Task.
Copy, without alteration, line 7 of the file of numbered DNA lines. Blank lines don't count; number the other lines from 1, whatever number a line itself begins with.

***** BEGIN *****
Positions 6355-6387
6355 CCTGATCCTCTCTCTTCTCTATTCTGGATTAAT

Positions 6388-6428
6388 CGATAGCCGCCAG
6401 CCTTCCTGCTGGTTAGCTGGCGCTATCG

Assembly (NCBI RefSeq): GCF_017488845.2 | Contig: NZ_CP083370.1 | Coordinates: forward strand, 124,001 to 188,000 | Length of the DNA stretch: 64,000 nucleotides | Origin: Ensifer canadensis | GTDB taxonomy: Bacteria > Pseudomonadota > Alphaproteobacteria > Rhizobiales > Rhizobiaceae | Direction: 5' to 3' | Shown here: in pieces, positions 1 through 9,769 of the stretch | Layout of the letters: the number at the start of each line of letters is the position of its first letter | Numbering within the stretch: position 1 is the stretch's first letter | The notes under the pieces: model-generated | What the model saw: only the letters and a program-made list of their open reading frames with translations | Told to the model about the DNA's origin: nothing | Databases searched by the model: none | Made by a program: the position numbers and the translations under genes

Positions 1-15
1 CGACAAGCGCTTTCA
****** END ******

Positions 1-15